Fire Consumes an Artist’s Collection



Julita and Leonard Jones in their burnt out Arroyo Chico home. Photo by Ted Reckas.

As local art festivals ended their hectic summer season this week, most exhibitors took delight in their shrunken inventory, a measure of success selling work. By contrast, Laguna Beach printmaker Julita Jones feels a sense of relief at what remained unsold in her booths at the Festival of Arts and Sawdust Festival.

After fire consumed her home last week, it’s all she has left.

Shortly after finishing dinner about 8 p.m. last Tuesday, Jones, 71, and her husband Leonard, 76, heard a noise like a small explosion outside and saw flames shooting past their front door. “I called 911, grabbed a metal (safety deposit) box, the cat and my husband got out,” recalled Julita.

As flames raced up the side of their house on Arroyo Chico, they stayed on an outside deck and were aided by Laguna Beach fire fighters who had to negotiate a long flight of narrow steps leading to the property. Leonard, who had fallen while trying to escape, was carried to safety by firefighter Ian da Costa. Surrounded by neighbors, they saw their 72-year-old home engulfed in an inferno.

Fire Division Chief Jeff LaTendresse blamed the fire still under investigation on a toaster oven used on a second floor deck. He estimated structural damage at $800,000.

Subduing the conflagration required eight engines, two trucks, one support company, four chief officers and two fire investigators from Laguna Beach and other stations of the Orange County Fire Authority, 43 people altogether. “Fire trucks filled the entire neighborhood, to Catalina and Wilson,” recalled Sande Schwarzstein, a friend who lives on El Bosque, which parallels Arroyo Chico. “I could see the fire from our balcony.” Fire fighters stayed on the scene until dawn, she said.

Police issued voluntary evacuation orders for residents of Arroyo Chico and El Bosque. “We had already put the kids and some valuables into the van at the request of police, but fortunately did not have to leave,” said Pieter Wolters, whose property backs up to the Jones lot. “We had a door open and smelled something like a candle burning but suspected nothing until we heard the fire,” he recalled.

“The major concern was the dense canopy of trees above the property,” said LaTendresse, adding that a lack of wind prevented a greater calamity.

Julita Jones, president of Community Art Project, a print maker and festival exhibitor, kept her studio at the house, which did not burn. “My own art was mostly at the festivals and my printing press survived, along with my rollers and plates,” she said.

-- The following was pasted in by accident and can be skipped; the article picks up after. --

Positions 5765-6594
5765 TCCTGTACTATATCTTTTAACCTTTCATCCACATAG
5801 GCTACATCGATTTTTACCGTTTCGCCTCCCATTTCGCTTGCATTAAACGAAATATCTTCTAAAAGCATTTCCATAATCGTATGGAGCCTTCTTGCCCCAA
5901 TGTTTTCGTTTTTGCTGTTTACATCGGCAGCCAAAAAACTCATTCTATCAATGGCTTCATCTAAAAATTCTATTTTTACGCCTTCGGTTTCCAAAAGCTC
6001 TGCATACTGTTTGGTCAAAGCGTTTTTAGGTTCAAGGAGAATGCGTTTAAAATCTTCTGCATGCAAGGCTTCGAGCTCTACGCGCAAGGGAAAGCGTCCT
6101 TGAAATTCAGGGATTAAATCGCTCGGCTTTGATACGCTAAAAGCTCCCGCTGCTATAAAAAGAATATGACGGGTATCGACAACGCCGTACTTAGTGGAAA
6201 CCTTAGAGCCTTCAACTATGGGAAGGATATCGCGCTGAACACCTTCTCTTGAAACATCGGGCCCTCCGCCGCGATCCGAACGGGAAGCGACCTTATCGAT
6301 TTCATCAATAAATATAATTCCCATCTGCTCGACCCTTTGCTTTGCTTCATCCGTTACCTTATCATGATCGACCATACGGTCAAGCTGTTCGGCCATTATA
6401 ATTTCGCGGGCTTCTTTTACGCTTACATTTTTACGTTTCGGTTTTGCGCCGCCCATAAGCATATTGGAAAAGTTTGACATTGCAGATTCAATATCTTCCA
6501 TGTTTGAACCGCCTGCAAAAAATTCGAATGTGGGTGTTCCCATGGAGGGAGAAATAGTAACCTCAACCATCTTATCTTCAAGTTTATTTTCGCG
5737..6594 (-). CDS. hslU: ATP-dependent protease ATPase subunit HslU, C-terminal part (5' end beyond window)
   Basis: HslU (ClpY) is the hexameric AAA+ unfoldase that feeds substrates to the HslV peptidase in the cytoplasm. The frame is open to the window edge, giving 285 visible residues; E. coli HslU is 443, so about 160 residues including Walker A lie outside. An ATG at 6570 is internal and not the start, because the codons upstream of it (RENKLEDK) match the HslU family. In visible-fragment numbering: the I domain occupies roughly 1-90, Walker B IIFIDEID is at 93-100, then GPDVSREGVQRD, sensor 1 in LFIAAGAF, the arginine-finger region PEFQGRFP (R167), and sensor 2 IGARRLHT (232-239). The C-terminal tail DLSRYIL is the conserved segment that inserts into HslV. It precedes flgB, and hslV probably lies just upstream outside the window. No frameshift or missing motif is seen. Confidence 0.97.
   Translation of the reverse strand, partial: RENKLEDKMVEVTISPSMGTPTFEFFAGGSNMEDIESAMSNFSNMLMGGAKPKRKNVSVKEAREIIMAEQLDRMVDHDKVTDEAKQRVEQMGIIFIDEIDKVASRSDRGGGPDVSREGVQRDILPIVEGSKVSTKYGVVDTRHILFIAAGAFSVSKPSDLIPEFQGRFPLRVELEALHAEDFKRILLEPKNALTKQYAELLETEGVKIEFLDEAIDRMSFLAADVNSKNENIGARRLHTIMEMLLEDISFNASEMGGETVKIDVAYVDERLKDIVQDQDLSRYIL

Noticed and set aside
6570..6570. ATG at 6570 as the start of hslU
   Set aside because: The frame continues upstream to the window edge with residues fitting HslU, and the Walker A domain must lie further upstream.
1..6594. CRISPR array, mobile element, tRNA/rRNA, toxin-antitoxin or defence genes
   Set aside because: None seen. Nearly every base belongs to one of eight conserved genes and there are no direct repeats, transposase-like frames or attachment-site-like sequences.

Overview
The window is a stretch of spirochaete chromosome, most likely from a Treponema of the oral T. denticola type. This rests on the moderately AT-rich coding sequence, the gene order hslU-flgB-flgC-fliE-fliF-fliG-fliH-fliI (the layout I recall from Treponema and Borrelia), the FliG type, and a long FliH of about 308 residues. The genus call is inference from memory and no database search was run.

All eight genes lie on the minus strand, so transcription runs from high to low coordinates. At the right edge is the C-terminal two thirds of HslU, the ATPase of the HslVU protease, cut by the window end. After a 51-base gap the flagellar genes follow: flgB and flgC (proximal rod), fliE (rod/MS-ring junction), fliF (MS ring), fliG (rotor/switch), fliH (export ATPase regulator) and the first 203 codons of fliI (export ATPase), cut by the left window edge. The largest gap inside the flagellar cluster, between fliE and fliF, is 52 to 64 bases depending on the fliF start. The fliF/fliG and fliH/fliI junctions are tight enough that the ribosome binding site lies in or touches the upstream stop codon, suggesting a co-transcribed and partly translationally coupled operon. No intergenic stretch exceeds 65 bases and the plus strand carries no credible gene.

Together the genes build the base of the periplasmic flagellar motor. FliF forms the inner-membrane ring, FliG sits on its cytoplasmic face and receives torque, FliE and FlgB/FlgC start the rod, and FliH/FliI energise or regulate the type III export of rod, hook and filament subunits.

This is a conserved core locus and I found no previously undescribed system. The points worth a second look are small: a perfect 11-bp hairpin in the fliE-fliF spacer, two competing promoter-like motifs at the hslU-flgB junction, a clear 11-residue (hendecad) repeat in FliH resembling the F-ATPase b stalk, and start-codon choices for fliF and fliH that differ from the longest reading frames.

Nevertheless, she lost most of her own art collection, including a Duncan Gleason painting of her mother (painter Virginia McCallister) as a child, Tom Lamb photographs, and a Gary Fishman painting. Paul Goldie, a houseguest and her Sawdust Festival assistant, lost all of his possessions.

She mentioned that several paintings by her mother sustained damage but are restorable and that she still has the family silver. She said that, miraculously, the box containing her mother’s ashes also survived. “We still have our mother!”

“Most of our stuff is now a pile of rubbish but it’s a good thing that after the 1993 fires I photographed everything and put it into a safety deposit box,” she said.

As news of her disaster spread, fellow artists rallied. Pat Sparkuhl also recalled the ’93 inferno, where hundreds of homes burned. “I have been in studio situations where disasters could happen, an outlet gets compromised or we mix boil resin on a hot day. This sort of thing is an artist’s nightmare,” said Sparkuhl. “We all admire the perseverance, humility and fortitude Julita is showing. All of us have a sense of the pain she must feel.”

Jeweler David Nelson, who has known the couple for 41 years, collected roughly $1,800 to help them replace mundane basics. “I call it a trip to Target fund,” he quipped, adding that there is no money in the world to replace the art they lost.

Julita Jones has remained composed. “If I was 20 years younger, I would be distraught but really, our house was so full of stuff. We are thankful we got out—had we gone to bed early, we might have been trapped,” she said. “We will rebuild.”





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